In this regard Durkheim’s acquired data induced him to come to a conclusion which is generally shared by everyone today. In modern society suicide is part of a largest process of social change, being the most tangible signal of modernization process. The weakening of social cohesion secreted by the cultural revolution and by modern individualization processes deriving from the development of industrialization explains the rise in suicides rates in modern societies. Differentiation of functions and interests, pluralism of values, weakening of strong shared traditions and transcendent foundations of the social solidarity reflect on the sense of belonging to social groups and individual identity, hindering strong and stable forms of identification and breaking down up social ties such as the familial and religious bonds which in themselves are for Durkheim able to provide a prophylactic effect on suicide. On the hand, the weaker the ties to groups of belonging are, the less the subject “depends on them, becoming the lone head of himself” and following “only those rules of conduct that are based on his own private interests” (Durkheim 1969 [1897], p. 258). On the other hand, however, the cultural emphasis on personal self-fulfillment even to the detriment of the collective interest generates its own suicidal current in so far as it isolates the individual. In Durkheim’s interpretation, the individual is “freer” but “more alone” and pays for his autonomy of evaluation and action that society indirectly concedes him at a very high price. In this interpretation of modern society we can just find the original inspiration of many actual interpretations of contemporary society. From Fromm to Bauman, the paradox of modern man is the dilemmatic relationship between freedom and security. First Durkheim introduces us to paradoxes of modernity by a theory of modern society in which, without any long a sense of moral obligation whatsoever towards the groups of belonging, life becomes meaningless, the individual grabs the reins of his existence in such a way that he becomes master of his destiny and such a master of himself that he can terminate his life if he wants. So suicides increase, while, on the contrary, solidarity with groups that one “loves”, protects from suicide attempts by constituting strong bonds of moral obligation, and a worthy end for every efforts of individual activity. The durkheimian idea that the modern process of individualization affects suicide rates by weakening ties to groups of belonging and that “suicide varies inversely to the degree of integration of social groups of which the individual forms a part” or, more specifically, of religious, domestic and political groups, is now an established idea in sociology (Wray et al. 2011). Current sociological analysis has, in fact, empirically supported general formulations of Durkheim’s Theory, concluding that modern domestic and religious individualism (secularization processes, diffusion of a faith lived out of institutionalized dimensions, progressive decreases in marriage and birth rates and increases in divorce rates) has positive effects on suicide (e.g., Agerbo et al. 2011; Breault 1986; Breault and Kposowa 2000; Cutright et al. 2007; Kposowa 2003; Pescosolido 1990; Rendall et al. 2011; Simpson and Conklin 1989; Stack 1983, 1985, 1989, 1990, 1992, 1993, 2000, 2013; Stack and Kposowa 2011).3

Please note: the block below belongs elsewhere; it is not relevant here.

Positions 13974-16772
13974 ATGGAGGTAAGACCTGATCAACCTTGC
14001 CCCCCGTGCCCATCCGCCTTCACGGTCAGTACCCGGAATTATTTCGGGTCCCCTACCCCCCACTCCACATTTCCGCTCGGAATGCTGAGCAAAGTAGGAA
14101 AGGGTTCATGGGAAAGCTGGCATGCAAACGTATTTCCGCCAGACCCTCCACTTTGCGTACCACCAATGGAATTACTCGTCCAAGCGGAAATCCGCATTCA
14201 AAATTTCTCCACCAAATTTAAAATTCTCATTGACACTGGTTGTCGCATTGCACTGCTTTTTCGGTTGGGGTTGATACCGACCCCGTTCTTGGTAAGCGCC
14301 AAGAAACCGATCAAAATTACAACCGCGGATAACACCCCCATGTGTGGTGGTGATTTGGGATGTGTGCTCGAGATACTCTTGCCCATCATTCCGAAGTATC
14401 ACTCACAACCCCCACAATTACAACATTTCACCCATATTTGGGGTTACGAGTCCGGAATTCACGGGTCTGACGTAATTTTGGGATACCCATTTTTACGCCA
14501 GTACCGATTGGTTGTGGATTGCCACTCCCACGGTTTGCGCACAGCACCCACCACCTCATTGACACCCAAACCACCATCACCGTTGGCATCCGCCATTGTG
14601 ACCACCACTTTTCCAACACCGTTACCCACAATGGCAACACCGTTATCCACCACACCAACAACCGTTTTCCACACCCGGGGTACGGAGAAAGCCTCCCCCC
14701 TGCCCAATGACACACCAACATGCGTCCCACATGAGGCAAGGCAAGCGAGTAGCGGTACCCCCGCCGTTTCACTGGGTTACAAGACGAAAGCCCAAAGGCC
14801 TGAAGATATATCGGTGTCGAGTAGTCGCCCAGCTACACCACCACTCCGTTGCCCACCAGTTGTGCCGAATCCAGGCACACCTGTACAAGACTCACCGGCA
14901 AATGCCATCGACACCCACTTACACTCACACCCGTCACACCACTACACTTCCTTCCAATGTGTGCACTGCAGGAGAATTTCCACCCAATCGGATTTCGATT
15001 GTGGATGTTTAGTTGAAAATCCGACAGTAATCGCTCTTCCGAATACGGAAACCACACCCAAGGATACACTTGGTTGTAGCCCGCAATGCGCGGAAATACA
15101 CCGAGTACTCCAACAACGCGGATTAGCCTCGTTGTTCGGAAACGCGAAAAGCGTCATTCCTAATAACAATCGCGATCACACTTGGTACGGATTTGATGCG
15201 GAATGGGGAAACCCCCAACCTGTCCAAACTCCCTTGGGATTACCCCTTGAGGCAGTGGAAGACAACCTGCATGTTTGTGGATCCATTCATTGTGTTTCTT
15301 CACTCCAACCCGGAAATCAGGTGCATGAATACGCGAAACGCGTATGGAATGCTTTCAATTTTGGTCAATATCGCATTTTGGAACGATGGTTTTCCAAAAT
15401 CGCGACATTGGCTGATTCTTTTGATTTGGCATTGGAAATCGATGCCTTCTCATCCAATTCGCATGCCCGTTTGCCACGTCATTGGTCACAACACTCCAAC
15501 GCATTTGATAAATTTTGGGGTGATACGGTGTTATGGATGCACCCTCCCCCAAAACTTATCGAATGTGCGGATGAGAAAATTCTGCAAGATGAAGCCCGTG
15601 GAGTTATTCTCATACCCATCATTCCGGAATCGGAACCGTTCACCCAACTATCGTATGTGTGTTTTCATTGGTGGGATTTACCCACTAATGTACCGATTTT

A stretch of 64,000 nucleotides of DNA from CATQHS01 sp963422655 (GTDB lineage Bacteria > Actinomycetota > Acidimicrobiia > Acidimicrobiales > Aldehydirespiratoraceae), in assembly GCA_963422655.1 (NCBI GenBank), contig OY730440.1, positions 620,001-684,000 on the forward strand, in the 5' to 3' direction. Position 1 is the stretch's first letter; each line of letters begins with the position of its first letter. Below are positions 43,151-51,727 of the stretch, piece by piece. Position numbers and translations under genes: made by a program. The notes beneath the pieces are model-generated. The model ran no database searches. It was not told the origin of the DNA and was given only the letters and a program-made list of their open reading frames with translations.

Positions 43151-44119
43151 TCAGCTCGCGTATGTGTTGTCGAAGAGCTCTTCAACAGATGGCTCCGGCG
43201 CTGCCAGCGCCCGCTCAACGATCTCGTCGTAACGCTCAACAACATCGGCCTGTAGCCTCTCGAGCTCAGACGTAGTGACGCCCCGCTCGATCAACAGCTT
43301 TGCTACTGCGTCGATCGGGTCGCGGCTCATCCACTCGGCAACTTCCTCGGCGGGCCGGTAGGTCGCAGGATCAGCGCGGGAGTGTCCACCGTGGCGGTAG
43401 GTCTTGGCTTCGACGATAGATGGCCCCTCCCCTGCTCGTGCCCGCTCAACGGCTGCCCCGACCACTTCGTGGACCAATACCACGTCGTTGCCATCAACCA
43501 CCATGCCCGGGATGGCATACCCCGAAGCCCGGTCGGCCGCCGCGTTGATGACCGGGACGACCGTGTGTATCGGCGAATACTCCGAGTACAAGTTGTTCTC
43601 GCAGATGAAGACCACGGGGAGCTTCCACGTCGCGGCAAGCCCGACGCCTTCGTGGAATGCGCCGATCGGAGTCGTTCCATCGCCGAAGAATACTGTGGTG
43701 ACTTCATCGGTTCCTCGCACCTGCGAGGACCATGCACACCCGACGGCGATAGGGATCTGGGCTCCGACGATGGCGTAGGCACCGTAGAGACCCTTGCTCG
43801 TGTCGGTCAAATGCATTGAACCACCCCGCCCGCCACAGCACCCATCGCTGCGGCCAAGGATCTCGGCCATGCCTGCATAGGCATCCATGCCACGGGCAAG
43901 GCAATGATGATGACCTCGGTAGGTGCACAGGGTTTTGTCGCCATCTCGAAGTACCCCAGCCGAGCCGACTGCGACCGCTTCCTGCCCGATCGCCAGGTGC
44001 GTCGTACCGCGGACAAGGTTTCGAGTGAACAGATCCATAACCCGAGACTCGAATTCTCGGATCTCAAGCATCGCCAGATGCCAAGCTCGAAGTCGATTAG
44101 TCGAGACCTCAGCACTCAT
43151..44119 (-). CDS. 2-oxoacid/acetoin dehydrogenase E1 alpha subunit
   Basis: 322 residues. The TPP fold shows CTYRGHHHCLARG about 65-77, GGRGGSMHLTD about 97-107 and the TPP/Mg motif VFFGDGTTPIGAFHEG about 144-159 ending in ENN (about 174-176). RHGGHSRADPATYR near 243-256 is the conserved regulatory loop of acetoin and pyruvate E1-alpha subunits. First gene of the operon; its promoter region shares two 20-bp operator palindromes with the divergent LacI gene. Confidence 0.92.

From this perspective, EgoisticSuicide, being characterized by a prevalence of individual interest on collective interest, appears the typical suicide of modern individualistic society.4 This concept comes to Durkheim from his analysis of the correlation between suicide rates and the so called social integrator frameworks, such as religion and family, the latter treated under the double aspects of marital status and parental status. This analysis suggested to Durkheim the idea that the family and religion are able to exert a prophylactic action as far as they constitutes “a society” and therefore a value in itself and for itself: values and collective feelings, shared memories, customs and traditions are its foundations, so that the more intense “the collective life” to which one belongs, the stronger is the bond that unites the individual to his domestic and religious community and the preventing effect on suicide. This explained why in modern society a greater religious and domestic individualism determined a suicide increase (Protestants vs Catholics, singles and unmarried vs married, married without children vs married with children, divorcees vs married…).5